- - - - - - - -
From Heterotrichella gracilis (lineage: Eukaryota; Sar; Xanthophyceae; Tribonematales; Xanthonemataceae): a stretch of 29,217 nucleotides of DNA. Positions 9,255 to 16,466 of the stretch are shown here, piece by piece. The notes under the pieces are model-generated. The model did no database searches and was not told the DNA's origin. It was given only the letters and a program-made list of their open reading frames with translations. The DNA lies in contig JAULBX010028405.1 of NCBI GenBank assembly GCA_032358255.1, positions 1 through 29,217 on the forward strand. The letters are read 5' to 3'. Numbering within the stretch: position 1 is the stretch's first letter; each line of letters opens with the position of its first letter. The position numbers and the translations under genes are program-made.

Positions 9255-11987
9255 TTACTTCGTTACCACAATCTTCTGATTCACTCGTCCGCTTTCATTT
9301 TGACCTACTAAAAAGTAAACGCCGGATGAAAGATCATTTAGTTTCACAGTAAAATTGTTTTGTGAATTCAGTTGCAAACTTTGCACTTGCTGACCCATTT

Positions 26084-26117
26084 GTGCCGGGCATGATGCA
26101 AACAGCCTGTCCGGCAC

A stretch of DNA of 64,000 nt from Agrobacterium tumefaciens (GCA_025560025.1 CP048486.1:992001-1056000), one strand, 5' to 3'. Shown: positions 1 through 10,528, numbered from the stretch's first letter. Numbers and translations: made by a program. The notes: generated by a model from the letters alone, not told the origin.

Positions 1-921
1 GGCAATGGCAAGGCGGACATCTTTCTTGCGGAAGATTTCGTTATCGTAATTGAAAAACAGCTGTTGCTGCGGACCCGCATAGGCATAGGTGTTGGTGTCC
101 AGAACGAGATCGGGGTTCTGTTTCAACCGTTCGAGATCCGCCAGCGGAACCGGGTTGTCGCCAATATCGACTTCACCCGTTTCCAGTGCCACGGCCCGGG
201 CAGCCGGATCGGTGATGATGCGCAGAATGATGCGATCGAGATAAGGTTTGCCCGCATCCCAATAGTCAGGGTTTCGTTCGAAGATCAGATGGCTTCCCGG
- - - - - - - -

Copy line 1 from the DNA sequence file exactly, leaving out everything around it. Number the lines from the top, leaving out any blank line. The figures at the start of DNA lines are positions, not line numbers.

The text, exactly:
From Heterotrichella gracilis (lineage: Eukaryota; Sar; Xanthophyceae; Tribonematales; Xanthonemataceae): a stretch of 29,217 nucleotides of DNA. Positions 9,255 to 16,466 of the stretch are shown here, piece by piece. The notes under the pieces are model-generated. The model did no database searches and was not told the DNA's origin. It was given only the letters and a program-made list of their open reading frames with translations. The DNA lies in contig JAULBX010028405.1 of NCBI GenBank assembly GCA_032358255.1, positions 1 through 29,217 on the forward strand. The letters are read 5' to 3'. Numbering within the stretch: position 1 is the stretch's first letter; each line of letters opens with the position of its first letter. The position numbers and the translations under genes are program-made.